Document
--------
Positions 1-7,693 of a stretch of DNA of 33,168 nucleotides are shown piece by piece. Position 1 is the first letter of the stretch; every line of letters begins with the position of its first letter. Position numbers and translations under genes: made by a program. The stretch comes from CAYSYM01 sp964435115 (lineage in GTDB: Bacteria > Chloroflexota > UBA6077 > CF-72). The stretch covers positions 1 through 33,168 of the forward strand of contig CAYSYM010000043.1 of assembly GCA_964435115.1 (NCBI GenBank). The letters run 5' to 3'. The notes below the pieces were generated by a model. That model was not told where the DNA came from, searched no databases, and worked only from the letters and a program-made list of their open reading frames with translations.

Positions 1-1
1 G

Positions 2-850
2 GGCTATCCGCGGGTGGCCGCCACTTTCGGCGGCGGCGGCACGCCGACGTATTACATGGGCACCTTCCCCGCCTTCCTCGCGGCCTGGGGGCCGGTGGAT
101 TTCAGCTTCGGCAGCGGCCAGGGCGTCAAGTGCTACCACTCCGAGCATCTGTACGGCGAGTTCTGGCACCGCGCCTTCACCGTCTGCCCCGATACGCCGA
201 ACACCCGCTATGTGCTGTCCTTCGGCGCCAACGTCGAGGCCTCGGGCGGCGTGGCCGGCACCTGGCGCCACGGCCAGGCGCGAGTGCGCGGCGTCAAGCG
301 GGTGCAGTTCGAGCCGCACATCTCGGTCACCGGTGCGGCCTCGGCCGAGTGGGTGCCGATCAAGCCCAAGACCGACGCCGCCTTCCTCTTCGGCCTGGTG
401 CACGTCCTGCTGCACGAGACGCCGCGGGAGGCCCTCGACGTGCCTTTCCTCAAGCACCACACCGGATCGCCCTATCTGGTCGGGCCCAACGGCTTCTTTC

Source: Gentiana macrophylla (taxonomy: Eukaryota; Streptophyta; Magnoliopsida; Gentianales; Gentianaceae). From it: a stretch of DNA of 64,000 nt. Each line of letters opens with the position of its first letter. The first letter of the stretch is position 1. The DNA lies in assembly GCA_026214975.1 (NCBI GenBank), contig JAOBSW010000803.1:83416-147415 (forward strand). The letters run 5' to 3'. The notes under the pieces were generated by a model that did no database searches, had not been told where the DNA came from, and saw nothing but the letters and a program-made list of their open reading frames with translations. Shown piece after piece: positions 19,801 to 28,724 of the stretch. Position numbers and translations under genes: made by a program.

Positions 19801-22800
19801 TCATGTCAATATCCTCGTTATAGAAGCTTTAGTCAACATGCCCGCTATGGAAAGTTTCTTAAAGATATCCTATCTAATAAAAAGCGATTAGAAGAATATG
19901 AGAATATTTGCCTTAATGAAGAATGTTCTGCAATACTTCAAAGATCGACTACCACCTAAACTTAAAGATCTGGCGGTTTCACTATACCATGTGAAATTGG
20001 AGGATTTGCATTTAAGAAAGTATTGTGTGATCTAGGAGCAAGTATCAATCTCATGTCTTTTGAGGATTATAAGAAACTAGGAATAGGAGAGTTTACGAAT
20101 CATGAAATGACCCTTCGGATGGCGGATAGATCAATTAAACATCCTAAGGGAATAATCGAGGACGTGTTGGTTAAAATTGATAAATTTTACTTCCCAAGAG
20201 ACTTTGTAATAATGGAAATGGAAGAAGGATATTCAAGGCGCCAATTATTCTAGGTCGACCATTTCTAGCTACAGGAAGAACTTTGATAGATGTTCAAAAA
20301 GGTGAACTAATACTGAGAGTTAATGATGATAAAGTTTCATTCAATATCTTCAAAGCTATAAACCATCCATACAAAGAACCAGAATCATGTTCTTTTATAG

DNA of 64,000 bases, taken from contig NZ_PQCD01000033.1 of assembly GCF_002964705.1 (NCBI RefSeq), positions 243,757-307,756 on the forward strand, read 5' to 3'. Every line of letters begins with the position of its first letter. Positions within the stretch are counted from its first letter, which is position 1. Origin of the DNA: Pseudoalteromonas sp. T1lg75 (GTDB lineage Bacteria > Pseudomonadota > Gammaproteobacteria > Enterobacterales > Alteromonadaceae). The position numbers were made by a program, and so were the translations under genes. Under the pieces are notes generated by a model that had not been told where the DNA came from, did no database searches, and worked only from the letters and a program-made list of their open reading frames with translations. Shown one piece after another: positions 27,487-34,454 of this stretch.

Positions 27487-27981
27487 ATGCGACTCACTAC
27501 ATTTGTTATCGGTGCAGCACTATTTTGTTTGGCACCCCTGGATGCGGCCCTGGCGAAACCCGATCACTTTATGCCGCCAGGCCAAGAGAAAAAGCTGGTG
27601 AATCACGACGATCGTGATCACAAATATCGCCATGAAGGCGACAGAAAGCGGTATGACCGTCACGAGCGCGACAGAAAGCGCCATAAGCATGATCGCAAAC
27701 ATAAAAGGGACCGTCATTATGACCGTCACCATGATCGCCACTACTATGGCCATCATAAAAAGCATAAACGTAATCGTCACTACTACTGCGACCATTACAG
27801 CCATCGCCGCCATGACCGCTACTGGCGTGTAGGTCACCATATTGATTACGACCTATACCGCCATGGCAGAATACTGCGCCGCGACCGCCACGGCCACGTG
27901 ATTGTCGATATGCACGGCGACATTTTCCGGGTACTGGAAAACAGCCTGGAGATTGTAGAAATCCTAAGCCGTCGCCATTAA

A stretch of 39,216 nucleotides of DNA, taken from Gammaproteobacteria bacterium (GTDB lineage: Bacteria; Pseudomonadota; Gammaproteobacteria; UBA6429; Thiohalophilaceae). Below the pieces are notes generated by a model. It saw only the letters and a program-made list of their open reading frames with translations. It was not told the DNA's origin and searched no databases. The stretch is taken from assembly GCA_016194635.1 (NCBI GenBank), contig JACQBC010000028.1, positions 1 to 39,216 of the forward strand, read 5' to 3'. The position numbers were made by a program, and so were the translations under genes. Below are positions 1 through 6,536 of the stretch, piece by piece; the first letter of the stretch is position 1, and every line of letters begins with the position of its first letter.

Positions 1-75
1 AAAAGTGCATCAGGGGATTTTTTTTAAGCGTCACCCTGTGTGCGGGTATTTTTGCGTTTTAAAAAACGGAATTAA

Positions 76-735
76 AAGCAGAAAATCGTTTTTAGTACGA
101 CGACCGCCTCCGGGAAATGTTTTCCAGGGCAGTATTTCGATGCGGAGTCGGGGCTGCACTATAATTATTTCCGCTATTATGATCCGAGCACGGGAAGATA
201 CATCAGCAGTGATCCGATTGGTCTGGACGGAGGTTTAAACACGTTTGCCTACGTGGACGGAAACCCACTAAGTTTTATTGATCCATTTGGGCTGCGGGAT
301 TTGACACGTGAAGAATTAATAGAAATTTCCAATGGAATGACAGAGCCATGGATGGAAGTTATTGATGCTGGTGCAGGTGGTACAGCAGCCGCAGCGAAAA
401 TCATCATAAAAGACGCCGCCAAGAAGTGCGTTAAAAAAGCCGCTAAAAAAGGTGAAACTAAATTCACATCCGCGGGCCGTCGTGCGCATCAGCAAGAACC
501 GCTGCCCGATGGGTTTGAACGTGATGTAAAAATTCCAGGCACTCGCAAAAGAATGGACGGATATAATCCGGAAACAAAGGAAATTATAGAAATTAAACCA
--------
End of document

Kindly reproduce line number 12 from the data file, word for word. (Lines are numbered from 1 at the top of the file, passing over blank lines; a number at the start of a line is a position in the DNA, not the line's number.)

19801 TCATGTCAATATCCTCGTTATAGAAGCTTTAGTCAACATGCCCGCTATGGAAAGTTTCTTAAAGATATCCTATCTAATAAAAAGCGATTAGAAGAATATG